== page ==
A week is a long time in monetary policy.

After Bank of England Monetary Policy Committee member Martin Weale declared last week that consumers and businesses weren't panicking in the wake of the Brexit vote, the outgoing rate-setter has changed his mind.

On July 18 Weale pushed the pound lower when he said he'd seen no sign of consumer or business panic after the U.K.'s vote on June 23 to leave the EU, and called for "firmer evidence" before monetary easing.

But in an interview with the Financial Times published on Tuesday Weale said purchasing managers' indices published on Friday by Markit Economics had prompted him to think again.

"They are the best short-term indicator we have at the moment. I certainly feel they are very material for the decision we'll be taking next week," he told the newspaper.

He said the figures were "a lot worse than I had thought" and showed "expectations have worsened sharply".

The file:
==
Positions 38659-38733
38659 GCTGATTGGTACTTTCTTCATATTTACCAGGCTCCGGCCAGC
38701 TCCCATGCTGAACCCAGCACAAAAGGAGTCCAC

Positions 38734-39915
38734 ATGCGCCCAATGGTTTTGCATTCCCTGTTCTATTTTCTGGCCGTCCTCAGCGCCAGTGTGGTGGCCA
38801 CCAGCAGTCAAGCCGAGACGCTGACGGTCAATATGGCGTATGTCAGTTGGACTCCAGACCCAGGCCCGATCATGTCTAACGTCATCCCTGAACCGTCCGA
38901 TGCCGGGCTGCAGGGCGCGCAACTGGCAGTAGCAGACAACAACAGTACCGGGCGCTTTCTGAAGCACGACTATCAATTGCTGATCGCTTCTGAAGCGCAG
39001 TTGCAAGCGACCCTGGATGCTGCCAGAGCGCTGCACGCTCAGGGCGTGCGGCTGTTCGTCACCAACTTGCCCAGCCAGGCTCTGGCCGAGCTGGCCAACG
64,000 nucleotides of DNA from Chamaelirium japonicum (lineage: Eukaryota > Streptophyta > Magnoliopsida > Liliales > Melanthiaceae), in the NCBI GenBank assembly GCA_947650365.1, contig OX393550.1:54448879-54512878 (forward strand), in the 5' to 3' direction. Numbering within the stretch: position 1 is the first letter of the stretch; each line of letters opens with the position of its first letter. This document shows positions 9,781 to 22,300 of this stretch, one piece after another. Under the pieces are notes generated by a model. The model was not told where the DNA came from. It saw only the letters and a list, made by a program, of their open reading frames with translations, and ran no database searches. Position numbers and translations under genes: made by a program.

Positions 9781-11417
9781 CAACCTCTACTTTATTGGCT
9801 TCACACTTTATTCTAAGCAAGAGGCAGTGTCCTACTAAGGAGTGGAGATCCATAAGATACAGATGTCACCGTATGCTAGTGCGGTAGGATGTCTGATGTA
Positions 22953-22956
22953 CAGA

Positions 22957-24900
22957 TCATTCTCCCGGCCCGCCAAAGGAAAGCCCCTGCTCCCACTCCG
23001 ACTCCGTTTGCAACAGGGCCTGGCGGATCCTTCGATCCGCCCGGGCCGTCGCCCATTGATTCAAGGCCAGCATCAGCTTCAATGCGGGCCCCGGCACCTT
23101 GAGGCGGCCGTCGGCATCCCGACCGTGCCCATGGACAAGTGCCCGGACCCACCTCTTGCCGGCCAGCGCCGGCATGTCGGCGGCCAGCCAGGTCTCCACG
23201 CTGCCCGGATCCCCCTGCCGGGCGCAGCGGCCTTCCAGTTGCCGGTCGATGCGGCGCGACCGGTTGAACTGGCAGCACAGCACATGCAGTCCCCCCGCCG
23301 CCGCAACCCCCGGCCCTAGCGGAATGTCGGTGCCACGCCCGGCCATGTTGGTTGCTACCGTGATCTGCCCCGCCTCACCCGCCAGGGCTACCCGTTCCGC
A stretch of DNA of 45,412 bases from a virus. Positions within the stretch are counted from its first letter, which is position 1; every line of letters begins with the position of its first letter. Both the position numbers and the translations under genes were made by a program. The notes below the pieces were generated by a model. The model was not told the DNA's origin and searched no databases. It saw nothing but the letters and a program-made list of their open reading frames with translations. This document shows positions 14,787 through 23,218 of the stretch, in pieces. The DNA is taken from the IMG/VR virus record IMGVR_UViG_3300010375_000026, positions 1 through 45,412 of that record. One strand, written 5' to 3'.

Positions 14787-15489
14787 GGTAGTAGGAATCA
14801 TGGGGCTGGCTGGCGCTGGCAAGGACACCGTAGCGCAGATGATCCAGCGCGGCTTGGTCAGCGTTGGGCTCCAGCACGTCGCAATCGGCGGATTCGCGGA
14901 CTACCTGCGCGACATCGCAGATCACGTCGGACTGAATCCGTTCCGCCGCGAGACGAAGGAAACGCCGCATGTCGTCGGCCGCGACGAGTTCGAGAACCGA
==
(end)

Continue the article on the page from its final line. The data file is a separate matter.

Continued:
"I see things rather differently from what I would have done had we not had those numbers and the material point is that they were collected after July 12, so after the initial shock of the referendum," he added.

Benchmark rates have sat at a record low of 0.5% since March 2009. The Bank of England on July 14 defied expectations of a post-Brexit rate cut by leaving monetary policy on hold but Governor Mark Carney pointed to easing over the summer.

The pound was down against the euro but little changed against the dollar by mid-morning in London.

The yield on the U.K. 10-year benchmark bond was recently down 2 basis points at 0.78%, while the FTSE 100 benchmark U.K. equities index was up 0.18% at 6,722.17. Royal Bank of Scotland (RBS)  and Barclays  (BCS) moved more than 1% lower.

One euro bought 83.85 pence, a rise of 0.20%. The pound recently bought $1.341.

Weale steps down from the MPC after its next policy meeting on Aug. 4.